Geomantic figures


Geomancy sensu stricto is a technique of divination which makes predictions about the future from figures derived from a randomly generated pattern of dots. Geomancy means "earth prophecy" or "earth divination" in Greek; this is because these dot patterns were traditionally marks in the ground or in a sand tray. The dot patterns in my geomancy pages are marks on paper or in my computer's memory, so this name might not seem to apply. However, interpreting "earth" to mean "solid matter", geomancy is about interpreting persistent patterns (as opposed to the transitory patterns interpreted in pyromancy, aeromancy, and hydromancy), so it's particularly amenable to rational consideration and mathematical analysis.

Geomantic figures are stick figure-like patterns composed of a stack of four evenly spaced rows of dots, each row containing either one or two dots; the first central moment of the dots in each row lies on the same line. Each row has either one or two dots, and there are four rows, so there are 2^4 = 16 geomantic figures. These figures have Latin names and (surprisingly, given the unintuitive names assigned to another major set of natural dot patterns, constellations) bear a striking resemblance to their namesakes.

Below is a chart I made of all sixteen geomantic figures; the dot patterns are overlaid with sketches showing my interpretation of each figure. Each row of a figure corresponds naturally to a binary digit (that row's number of dots mod 2: 0 for two dots, 1 for one dot), so each figure corresponds to a nibble of binary digits, which I have converted to a decimal number and written below each figure. The most significant digit of the nibble corresponds to the figure's head (top row), the second most significant digit corresponds to the figure's neck (second-from-top row), etc. Each figure is beside its inverse, the figure made by swapping all one-dot rows for two-dot rows and all two-dot rows for one-dot rows, or, equivalently, the figure which corresponds to the decimal digit that, added to the figure's original corresponding decimal digit, gives 15, or a nibble of 1111. ("Inverse" unfortunately doesn't mean additive inverse here: 15 is not 0 mod 16.) I have marked with an asterisk figures that can become Judges.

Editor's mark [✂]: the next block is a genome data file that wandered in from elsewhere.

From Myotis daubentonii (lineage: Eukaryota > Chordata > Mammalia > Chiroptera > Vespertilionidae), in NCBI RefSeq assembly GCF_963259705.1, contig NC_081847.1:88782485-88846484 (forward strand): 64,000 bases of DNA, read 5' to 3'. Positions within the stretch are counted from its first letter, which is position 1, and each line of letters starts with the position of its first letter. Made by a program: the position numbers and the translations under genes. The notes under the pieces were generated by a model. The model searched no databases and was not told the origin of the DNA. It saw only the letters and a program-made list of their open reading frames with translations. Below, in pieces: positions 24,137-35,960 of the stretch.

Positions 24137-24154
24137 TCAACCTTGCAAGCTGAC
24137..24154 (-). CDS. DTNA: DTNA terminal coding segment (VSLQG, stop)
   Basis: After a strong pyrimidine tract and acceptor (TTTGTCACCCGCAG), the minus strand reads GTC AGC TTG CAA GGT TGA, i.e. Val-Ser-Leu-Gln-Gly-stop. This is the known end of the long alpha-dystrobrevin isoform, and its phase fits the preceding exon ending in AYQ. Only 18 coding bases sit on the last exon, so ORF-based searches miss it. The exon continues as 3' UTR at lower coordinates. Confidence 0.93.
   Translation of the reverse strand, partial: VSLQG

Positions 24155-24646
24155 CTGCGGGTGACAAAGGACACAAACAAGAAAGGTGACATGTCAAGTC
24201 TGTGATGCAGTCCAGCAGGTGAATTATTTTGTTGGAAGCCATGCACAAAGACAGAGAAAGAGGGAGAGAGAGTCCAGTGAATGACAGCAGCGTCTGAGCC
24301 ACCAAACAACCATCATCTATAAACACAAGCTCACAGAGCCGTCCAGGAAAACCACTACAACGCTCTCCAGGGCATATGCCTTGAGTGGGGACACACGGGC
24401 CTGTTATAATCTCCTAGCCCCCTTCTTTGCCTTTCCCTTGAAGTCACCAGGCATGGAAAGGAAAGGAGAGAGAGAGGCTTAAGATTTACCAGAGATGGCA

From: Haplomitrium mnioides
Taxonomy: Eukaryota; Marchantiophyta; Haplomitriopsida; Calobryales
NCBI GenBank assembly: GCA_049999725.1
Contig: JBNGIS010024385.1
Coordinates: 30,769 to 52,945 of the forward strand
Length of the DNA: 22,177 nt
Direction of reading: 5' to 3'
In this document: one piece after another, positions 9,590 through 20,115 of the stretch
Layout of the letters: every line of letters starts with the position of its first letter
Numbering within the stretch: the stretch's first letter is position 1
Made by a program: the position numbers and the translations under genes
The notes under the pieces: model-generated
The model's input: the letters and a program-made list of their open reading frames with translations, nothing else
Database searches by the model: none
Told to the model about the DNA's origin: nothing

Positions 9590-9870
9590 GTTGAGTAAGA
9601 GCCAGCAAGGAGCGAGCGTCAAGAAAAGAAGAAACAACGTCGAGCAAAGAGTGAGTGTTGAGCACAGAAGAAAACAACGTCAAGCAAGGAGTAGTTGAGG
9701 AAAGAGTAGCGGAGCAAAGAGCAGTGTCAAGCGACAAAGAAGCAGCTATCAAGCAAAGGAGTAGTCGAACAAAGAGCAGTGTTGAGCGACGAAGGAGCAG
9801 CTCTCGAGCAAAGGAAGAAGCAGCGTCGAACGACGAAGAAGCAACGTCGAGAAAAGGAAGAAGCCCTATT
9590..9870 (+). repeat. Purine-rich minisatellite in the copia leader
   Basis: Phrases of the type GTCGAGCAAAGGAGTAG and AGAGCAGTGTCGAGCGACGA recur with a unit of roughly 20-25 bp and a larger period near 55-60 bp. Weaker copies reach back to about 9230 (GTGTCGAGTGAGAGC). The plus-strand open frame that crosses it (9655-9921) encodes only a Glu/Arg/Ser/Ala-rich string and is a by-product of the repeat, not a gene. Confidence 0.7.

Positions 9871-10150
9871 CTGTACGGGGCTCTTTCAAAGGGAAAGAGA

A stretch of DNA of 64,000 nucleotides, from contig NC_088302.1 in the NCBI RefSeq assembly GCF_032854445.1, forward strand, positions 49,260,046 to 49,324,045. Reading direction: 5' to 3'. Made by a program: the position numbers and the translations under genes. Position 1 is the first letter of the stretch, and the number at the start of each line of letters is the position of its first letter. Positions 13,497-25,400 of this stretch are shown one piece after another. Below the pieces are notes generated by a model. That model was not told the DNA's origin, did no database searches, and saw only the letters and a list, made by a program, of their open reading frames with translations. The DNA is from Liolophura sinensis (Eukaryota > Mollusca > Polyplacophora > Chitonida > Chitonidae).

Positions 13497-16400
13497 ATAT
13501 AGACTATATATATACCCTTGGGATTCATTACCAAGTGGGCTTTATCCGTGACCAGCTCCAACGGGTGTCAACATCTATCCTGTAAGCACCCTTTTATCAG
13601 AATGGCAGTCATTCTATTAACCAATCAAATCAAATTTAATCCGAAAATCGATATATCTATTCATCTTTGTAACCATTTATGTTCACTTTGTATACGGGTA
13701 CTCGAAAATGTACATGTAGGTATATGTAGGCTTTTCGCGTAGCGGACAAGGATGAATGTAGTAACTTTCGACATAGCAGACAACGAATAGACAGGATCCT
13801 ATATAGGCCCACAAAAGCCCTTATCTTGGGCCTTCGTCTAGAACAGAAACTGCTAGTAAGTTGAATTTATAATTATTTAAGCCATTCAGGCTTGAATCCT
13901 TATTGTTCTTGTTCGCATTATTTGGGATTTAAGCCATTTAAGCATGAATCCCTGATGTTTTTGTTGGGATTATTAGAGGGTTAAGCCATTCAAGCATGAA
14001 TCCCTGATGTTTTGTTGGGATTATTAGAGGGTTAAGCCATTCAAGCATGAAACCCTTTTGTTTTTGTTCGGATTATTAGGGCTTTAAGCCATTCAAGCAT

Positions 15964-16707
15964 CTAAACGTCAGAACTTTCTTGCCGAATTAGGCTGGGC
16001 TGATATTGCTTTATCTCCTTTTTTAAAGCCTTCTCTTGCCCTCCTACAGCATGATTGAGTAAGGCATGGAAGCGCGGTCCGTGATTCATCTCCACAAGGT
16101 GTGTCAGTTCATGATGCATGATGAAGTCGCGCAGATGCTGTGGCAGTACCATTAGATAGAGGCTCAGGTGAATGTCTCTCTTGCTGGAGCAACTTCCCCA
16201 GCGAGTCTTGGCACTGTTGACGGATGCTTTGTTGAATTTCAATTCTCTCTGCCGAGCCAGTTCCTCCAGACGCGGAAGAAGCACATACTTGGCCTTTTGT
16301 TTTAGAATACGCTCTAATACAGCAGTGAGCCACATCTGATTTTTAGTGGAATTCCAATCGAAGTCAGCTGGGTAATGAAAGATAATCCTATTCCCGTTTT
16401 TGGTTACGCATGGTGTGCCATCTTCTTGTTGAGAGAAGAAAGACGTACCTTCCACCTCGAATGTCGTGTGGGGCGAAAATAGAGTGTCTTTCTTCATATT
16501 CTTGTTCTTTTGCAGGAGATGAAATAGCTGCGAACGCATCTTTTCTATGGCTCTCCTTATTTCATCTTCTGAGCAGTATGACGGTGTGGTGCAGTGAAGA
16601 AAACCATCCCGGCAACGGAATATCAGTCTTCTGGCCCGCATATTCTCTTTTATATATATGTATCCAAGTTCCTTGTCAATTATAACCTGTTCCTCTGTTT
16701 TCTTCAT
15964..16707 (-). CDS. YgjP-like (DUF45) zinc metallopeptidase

drawing of geomantic figures

Hopefully my sketch interpretations of these figures are clear. Laetitia is a rainbow. Rubeus is an overturned goblet (spilling red wine). Fortuna Minor and Fortuna Minor show sunbeams signifying fortune coming from the heavens and from Earth, respectively: it's less auspicious to rely on outside help, I guess. Amissio is an overturned, empty cup; Acquisitio is a cup piled up with wealth. Conjunctio is a crossroads. Carcer is a chain link. Tristitia is a broken arch.

Each figure has at least one paired figure. I have connected pairs with a double-headed arrow. For example, Amissio (loss) is paired with Acquisitio (gain). Eight figures are paired with their inverses. Interestingly, these figures are the eight that can become Judges. There are eight figures with non-inverse pairs: Rubeus (the emptied goblet) is paired with Albus (the filled goblet); Puella (the girl) is paired with Puer (the boy); Cauda Draconis (the tail of the dragon) is paired with Caput Draconis (the head of the dragon); Tristitia (sadness) is paired with Laetitita (happiness). These figures are mirror images of their pairs; the mirror plane cuts between the neck and the body of the figure, equidistant from and parallel to the second and the third rows. The purported divinatory significance of each geomantic figure is discussed in detail in Agrippa's "Of Geomancy".


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Will Vaughan. Last revision March 16, 2011.